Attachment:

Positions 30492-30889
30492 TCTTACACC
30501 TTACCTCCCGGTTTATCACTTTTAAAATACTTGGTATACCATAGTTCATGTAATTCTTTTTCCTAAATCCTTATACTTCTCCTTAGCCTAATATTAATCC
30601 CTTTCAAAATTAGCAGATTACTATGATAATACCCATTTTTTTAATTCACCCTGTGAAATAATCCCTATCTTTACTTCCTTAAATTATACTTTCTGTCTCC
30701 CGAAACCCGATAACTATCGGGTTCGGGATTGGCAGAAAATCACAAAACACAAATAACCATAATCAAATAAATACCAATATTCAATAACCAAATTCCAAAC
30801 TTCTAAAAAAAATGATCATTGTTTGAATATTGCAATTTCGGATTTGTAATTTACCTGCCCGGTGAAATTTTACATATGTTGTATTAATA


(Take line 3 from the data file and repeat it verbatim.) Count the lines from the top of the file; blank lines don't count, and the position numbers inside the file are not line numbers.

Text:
30501 TTACCTCCCGGTTTATCACTTTTAAAATACTTGGTATACCATAGTTCATGTAATTCTTTTTCCTAAATCCTTATACTTCTCCTTAGCCTAATATTAATCC